straight eighth notes

Eighth notes that are equal, as opposed to swung eighths (which are unequal).

Straight syncopation

Taking a series of notes of equal durations, cutting the duration of the first note in half, and shifting the rest early by that half duration


A technique of internal phrase expansion. It occurs when a composer lengthens a harmony or melody by increasing its duration so that it lasts longer than expected. When that happens, we say that the unit that contains the harmony or melody has been stretched.

string instruments

An instrument that produces sound via one or more vibrating strings


A basic multi-phrase unit. In pop music, a strophe is a focal module within strophic-form and AABA-form songs.

strophic form

A large-scale song structure, in which the same basic multi-phrase unit is repeated throughout (AAA). The basic unit that is repeated is called a strophe. Strophic form is more common in early rock-and-roll (1950s–1960s) than in the 1970s and beyond.

structural features

Musical features that pertain to section divisions and form


A harmonic function that may either lead toward a dominant-function chord or back to a tonic-function chord. Subdominant function is most typically associated with the IV chord, otherwise known as the subdominant chord, and the II chord, otherwise known as the supertonic chord.


A short melody which forms the melodic basis of a fugue and recurs throughout.


The unit of music that need not end with a cadence and which is one level smaller than a phrase, but one level larger than an idea. Subphrases do not exist in all phrase-level forms. Periods, for example, do not contain subphrases. Sentences contain two subphrases: a presentation and a continuation.


A set that is entirely contained within another larger set.


In counterpoint, a substitution is a type of consonant weak beat that involves the leap of a fourth followed by a step in the opposite direction. The name implies that this motion substitutes for a more common passing-tone motion.

subtonic shuttle

♭VII–I, or B♭–C in C major. This shuttle can imply mixolydian if the tonic chord is major, or aeolian if it is minor. In this shuttle, the ♭VII chord has dominant function.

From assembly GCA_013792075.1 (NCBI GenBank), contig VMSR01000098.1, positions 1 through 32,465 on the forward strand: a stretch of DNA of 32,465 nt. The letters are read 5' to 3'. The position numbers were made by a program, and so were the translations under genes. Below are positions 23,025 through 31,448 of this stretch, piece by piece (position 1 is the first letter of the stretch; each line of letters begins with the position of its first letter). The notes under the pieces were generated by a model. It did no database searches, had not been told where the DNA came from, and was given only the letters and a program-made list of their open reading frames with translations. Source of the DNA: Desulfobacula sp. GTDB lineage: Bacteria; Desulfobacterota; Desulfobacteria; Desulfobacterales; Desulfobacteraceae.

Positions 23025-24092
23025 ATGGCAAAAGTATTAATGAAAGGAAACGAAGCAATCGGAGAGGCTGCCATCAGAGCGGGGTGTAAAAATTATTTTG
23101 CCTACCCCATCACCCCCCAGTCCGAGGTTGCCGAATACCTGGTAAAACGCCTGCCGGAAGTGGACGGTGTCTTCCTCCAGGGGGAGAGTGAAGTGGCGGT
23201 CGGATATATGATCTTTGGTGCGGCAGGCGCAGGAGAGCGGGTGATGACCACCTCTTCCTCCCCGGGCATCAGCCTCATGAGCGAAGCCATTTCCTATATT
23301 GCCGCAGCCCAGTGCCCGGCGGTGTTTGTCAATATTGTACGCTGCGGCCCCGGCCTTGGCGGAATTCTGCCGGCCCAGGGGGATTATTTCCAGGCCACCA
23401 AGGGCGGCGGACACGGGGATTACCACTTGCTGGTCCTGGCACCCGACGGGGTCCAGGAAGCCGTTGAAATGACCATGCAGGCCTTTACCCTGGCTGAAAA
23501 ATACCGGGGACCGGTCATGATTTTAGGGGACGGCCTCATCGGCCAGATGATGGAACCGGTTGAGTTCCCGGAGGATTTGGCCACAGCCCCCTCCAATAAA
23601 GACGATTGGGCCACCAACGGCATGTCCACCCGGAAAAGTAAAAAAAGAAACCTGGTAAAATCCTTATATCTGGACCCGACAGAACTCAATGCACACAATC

subversion of a cadence

Occurs when a potential cadence point is declined by the material that follows it. A common strategy is for a composer to write music that proposes a cadence, but then to "back up" in the phrase and try the cadence again. See also "One-more-time" technique in the chapter on phrase expansion.


A type of external expansion that occurs after the end of a phrase. There are three terms we commonly use to describe suffixes, ranging in size from smaller to larger: post-cadential extension, codetta, and coda.


In typesetting, superscript characters appear higher on the page than the regular characters—like an exponent in math. For example, in the chord symbol C7, the 7 is superscript.


A larger set that contains other smaller sets. For example, a superset of (037) is the diatonic collection, (013568t).


A larger set that contains some other set.


An embellishing tone that is approached via static note and left by step down. The suspension is on a strong part of the beat.

swing eighths

A performance practice in which two notated eighth notes are performed unequally, in about a 2:1 proportion.


A rhythmic phenomenon in which the hierarchy of the underlying meter is contradicted through surface rhythms. Syncopation is usually created through accents and/or longer durations.


the norms or principles according to which musical elements are combined into meaningful and stylistically appropriate successions

tail refrain

A refrain that is the last line or so of a section's text.


How fast or slow a work is to be performed; most tempi are in Italian or another non-English language


Relating to time


The second lowest part in SATB style, written in the bass clef staff with an up-stem; its generally accepted range is C3-G4

tenor (church modes)

Related to the word "tenuto," the tenor of a mode is the pitch frequently sustained in a chant melody using that mode.

tenor clef

Also known as a "C" clef, a tenor clef designates the lowest line of a staff as the pitch D3


A type of articulation marking used to indicate legato, indicated by small horizontal lines above or below the notes.

Ternary form

A musical form consisting of three distinct sections, in an ABA (not ABC) formal structure. The B section typically contains contrasting material in a new key. Repeat signs around each section are common.


A four-note collection


The density of and interaction between voices in a work.